What’s one thing you’ve done to protect your brand legally that you think all founders should do?

The following answers are provided by the Young Entrepreneur Council (YEC), an invite-only organization comprised of the world’s most promising young entrepreneurs. In partnership with Citi, the YEC recently launched #StartupLab, a free virtual mentorship program that helps millions of entrepreneurs start and grow businesses via live video chats, an expert content library and email lessons.

1. Protect Your Web Content

Anthony SaladinoMany founders know to trademark their logo/brand name; however, many founders overlook protecting their Web content. A simple way to do so is to create an account with DMCA. They are the global leader in DMCA copyright infringement take-downs. Once certified, display the badge on your website to act as a deterrent for content thieves.

Anthony Saladino, Kitchen Cabinet Kings

2. Set up Google Alerts

Thursday-Bram 2It’s a small thing, but you can’t know if there’s a problem with your brand if you aren’t getting updates on where your brand is mentioned. We’ve particularly had a problem with copyright infringement, which we would never have realized without Google Alerts.

Thursday Bram, Hyper Modern Consulting

3. Use IP Protection

Arthur EbelingIf you are seeking to establish a brand, it is critical to secure the proper intellectual property safeguards. These IP protections can include trademarks, copyrights and patents. It is important to determine which protections are relevant to your brand/company. Invariably, if you are trying to establish a brand name, it is wise to trademark that name. It pays to consult an IP attorney.

Arthur Ebeling, Koi Creative, Inc.

4. Create a Distinctive Mark

peter mintonTrademarks in the U.S. are subject to varying degrees of protection based on the distinctiveness of the mark. A generic name will receive less protection than a name that is unique (e.g., a neologism such as “Kodak” will receive very strong protection, while “Film Maker” may not be eligible). Common words may also receive strong protection if meaningless in context (e.g., Apple for computers).

Peter Minton, Minton Law Group, P.C.

5. Register Your Trademark

Andrew SchrageThe best thing founders can do to legally protect their brands is to register their trademarks with the U.S. Patent and Trademark Office. You can do it online, but founders should definitely consider enlisting the help of an attorney, as there are many forms to fill out and strict deadlines.

Andrew Schrage, Money Crashers Personal Finance

6. Get a Patent

Erik SeveringhausIf you’re a founder who’s truly doing something novel and revolutionary, make sure to protect it! Patents are an important part of the arsenal and give you the ability to protect yourself against litigation and copycats, as well.

Erik Severinghaus, SimpleRelevance

7. Create an Employee Handbook

Joe ApfelbaumWhen speaking to lawyers, they have so many things that you can do to help you protect your company. You can buy insurance, patent your idea and trademark your name. What we decided to do recently is to create an employee handbook. If you have employees working for you, you need to have a plan in place to protect your brand, and a handbook is a great place for any founder to start.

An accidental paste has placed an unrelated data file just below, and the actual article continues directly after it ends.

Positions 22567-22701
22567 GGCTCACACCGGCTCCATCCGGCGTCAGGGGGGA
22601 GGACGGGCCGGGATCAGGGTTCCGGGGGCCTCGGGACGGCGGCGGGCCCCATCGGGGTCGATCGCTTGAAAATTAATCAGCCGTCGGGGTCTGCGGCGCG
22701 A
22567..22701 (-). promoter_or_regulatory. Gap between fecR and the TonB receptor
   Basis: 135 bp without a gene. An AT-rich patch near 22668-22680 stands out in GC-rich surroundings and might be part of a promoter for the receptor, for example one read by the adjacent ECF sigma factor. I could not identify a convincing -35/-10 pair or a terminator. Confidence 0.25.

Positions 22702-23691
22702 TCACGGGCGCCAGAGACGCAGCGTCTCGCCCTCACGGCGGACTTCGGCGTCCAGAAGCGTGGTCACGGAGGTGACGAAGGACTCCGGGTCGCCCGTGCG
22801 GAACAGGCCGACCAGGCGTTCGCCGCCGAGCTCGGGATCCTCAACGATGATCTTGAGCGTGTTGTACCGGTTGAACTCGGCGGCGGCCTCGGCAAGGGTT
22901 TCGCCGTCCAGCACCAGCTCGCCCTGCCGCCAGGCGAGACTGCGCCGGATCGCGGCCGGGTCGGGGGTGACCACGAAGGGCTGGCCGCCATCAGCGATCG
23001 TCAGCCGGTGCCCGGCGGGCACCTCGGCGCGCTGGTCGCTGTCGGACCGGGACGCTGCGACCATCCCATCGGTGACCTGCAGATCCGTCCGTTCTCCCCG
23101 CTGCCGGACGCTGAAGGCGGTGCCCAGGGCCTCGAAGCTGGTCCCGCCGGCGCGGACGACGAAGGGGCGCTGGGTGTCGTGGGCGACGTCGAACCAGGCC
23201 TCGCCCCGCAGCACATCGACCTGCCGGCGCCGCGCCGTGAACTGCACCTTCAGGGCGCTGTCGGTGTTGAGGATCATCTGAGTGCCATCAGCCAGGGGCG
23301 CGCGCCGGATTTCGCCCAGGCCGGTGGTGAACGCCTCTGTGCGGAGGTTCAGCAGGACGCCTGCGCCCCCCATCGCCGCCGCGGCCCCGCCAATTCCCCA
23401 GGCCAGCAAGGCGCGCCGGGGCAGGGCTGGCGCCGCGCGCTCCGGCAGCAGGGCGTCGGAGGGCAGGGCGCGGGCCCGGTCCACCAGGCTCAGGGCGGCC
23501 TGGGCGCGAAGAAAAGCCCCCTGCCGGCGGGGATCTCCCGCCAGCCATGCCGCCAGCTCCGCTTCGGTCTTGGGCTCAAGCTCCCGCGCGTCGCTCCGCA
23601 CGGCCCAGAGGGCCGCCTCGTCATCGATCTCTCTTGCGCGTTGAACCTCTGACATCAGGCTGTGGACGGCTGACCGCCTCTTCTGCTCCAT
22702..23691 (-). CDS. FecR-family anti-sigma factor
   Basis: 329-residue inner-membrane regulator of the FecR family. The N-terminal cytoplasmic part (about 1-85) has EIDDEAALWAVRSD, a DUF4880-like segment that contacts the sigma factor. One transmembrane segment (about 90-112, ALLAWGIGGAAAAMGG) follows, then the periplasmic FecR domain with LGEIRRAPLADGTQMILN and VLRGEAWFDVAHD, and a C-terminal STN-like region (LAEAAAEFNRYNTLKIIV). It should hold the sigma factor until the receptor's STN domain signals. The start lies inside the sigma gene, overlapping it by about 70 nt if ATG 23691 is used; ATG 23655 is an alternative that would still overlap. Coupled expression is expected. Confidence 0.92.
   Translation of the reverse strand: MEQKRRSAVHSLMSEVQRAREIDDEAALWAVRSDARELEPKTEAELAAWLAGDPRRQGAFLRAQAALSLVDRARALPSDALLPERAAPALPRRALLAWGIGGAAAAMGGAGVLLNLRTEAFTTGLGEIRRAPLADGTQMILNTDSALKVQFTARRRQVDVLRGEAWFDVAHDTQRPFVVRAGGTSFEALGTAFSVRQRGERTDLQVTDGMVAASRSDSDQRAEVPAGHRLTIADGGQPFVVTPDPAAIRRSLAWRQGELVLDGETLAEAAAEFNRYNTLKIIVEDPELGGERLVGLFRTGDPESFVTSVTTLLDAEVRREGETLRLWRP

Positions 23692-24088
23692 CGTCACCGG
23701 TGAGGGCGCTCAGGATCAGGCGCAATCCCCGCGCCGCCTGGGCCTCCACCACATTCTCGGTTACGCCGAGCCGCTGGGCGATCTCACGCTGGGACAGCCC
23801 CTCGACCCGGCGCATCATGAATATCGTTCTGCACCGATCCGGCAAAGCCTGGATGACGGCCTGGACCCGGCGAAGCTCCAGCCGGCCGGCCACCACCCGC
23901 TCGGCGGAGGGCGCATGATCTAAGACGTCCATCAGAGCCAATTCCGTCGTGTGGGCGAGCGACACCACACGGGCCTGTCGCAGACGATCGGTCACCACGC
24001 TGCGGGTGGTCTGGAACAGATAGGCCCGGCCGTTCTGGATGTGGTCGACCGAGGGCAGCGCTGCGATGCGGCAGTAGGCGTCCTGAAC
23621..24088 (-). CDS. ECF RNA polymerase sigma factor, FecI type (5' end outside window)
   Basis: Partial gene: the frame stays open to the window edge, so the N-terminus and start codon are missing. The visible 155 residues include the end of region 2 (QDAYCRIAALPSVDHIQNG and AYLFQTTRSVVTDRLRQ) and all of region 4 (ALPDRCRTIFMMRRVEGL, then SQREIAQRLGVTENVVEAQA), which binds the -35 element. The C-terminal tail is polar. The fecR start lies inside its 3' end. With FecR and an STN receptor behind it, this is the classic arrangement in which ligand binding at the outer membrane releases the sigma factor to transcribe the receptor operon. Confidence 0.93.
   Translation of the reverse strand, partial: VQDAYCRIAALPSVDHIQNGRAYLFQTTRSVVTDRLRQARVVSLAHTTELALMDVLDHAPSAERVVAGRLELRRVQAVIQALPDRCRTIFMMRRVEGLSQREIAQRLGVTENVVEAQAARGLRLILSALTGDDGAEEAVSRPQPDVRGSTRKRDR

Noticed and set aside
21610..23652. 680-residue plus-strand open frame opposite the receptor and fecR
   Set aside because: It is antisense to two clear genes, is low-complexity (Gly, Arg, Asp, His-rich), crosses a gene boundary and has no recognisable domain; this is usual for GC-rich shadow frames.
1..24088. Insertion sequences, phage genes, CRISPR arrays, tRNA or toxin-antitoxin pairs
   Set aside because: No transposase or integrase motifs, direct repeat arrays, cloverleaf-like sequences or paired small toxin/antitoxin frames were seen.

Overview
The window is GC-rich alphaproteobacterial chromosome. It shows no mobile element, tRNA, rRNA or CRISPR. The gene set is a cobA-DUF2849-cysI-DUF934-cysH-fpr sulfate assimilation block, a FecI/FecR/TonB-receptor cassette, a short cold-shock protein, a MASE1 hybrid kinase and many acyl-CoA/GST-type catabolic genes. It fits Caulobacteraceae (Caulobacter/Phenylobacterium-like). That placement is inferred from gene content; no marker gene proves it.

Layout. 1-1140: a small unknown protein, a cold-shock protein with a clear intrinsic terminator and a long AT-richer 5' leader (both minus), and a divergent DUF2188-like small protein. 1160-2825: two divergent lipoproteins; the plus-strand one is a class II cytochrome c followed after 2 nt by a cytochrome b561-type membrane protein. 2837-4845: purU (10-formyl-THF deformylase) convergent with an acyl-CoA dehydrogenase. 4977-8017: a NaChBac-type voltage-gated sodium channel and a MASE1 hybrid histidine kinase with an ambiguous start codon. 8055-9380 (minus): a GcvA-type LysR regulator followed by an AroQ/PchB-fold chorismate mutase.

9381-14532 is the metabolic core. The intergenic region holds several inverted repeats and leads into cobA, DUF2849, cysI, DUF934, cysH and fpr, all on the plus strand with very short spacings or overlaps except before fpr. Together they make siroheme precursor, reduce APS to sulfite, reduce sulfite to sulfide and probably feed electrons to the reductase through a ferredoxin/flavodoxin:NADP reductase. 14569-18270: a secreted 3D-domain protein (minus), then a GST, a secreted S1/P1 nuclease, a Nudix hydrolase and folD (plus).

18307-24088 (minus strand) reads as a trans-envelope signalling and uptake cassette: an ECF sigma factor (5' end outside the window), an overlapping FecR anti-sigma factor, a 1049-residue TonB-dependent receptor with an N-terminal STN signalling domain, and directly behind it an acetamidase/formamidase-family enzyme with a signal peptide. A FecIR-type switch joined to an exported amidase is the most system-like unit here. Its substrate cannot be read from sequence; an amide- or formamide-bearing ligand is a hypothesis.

Joe Apfelbaum, Ajax Union

8. Trademark Your Brand

ted murphyAll founders should file for trademarks for their brands. It is quick and relatively cheap to do atuspto.gov. In most cases, you do not need the expense of a lawyer or any other service.

Ted Murphy, IZEA

9. Monitor Your Brand and Competitors

Eric KoesterYou can’t protect what you don’t understand, so set up a plan to monitor your brand and the brands of your competitors. TrackMaven and Rival IQ are two of the more advanced tools for tracking your brand online, but simple tools such as Google Alerts and Twitter searches can help, too.

Eric Koester, DCI

10. Create Legal Divisions

Phil LaboonSeparate the different divisions of your businesses with LLCs independent from one another. That way, your assets are not all affected at once. It’s like having a tourniquet to save your businesses from affecting each other negatively.

Phil Laboon,  Eyeflow Internet Marketing

11. Protect Your Brand in China

Aaron SchwartzWhile the U.S. trademark system recognizes the “first-to-use” system to determine trademark rights, China is a “first-to-file” location. This means that anyone can trademark a major brand name. As a scaling startup, especially one that produces in China, protect yourself early before it becomes incredibly costly in the future.

Aaron Schwartz, Modify Watches

12. Think Globally, Not Locally

Brittany HodakGetting trademark protection for your brand and company in the U.S. is a good start, but it’s also important to protect yourself in other territories around the world. Laws differ by country, and even if international expansion isn’t currently on your radar, it’s a good idea to plan ahead to make sure you’re able to grow in the future.

Brittany Hodak, ‘ZinePak